Model-based studies have shown that large scale application of Negative Emission Technologies (NETs) is of critical importance to limit future temperature rise well below 2⁰C. Two key examples of NETs are biochar, the carbon-rich (by)product of biomass combustion, and Enhanced Silicate Weathering (ESW), the spreading of finely ground silicate minerals. When applied to agricultural soils, ESW not only consumes CO2, but also increases soil pH and releases essential nutrients, thereby potentially enhancing crop production. However, a parallel release of heavy metals may contaminate soils and groundwater. Biochar application to agricultural soils increases the stable Soil Organic Matter (SOM) pool, and enhances the capacity of soils to bind nutrients and heavy metals, which can both be released by ESW. Moreover, the combined application of ESW and biochar may promote the formation of organo-mineral associations and soil aggregates. Through the promotion of SOM stabilisation mechanisms, combined ESW and biochar applications may synergistically sequester a larger amount of carbon in soils than single applications. However, biochar and ESW have so far only been studied separately.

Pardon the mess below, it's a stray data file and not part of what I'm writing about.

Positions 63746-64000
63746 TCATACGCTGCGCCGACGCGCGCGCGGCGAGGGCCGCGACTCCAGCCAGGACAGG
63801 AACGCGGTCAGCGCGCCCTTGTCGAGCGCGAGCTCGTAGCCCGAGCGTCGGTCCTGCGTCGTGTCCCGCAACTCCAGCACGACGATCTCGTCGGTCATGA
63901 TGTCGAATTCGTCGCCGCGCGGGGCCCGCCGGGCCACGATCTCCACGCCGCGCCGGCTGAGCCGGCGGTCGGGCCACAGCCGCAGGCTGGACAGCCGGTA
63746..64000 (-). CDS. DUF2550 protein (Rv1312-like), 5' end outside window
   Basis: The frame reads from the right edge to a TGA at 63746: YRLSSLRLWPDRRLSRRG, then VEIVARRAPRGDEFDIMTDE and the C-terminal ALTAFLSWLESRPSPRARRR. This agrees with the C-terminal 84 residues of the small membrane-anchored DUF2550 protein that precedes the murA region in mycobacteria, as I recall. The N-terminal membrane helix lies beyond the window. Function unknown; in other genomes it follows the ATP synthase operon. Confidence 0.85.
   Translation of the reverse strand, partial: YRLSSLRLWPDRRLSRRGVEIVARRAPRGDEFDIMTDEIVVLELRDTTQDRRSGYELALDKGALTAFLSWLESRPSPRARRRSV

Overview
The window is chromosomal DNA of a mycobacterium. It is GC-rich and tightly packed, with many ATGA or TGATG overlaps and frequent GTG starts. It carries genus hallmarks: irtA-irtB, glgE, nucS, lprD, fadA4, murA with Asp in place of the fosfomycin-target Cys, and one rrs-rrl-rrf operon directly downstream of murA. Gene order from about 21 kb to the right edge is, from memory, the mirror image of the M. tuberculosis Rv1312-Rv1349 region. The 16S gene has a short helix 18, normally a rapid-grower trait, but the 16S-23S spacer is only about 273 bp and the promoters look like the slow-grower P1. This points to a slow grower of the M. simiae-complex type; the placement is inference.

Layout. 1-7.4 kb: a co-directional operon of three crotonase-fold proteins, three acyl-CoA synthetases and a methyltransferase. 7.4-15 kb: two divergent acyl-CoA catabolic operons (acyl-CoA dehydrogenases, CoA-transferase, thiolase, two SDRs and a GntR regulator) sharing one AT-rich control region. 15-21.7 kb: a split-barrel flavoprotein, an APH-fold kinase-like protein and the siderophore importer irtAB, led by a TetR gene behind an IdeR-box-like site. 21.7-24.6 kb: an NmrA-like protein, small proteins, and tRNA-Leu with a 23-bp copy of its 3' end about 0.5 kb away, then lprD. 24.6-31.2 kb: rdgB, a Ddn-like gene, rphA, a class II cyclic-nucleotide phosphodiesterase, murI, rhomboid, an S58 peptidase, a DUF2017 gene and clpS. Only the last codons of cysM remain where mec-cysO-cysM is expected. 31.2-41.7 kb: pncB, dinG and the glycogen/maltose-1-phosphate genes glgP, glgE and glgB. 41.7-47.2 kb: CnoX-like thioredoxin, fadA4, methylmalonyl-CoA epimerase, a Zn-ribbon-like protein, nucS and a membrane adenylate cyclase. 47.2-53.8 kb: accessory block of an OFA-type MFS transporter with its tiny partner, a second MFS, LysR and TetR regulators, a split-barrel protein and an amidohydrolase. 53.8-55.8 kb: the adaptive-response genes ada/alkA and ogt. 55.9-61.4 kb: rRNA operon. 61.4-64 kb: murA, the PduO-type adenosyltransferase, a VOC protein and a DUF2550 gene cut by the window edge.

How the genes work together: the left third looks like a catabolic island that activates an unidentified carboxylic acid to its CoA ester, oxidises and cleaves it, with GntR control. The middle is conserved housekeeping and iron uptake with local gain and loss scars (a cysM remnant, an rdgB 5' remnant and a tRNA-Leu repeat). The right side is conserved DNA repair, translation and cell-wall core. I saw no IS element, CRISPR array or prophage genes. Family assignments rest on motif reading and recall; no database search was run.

The aim of this research is to experimentally study whether, and through which mechanisms, synergies between ESW and biochar occur. We hypothesise that the combined application of ESW and biochar provides synergistic effects on three key ecosystem services provided by soils, namely carbon sequestration, nutrient cycling, and heavy metal immobilisation. Three types of silicate minerals combined with high quality biochar will be applied to both sandy and clayey soils in carefully designed laboratory and lysimeter field experiments, to quantify their net carbon sequestration and effects on crop growth. Moreover, by using high resolution imaging techniques, this study will provide molecular scale understanding of SOM-mineral-biochar interactions in soils. This research will be the first experimental study on ESW and biochar combinations, and mechanistic understanding of their potential synergies is of critical importance to design application strategies that enhance essential ecosystem services, thereby paving the way for a transition towards carbon negative agricultural systems.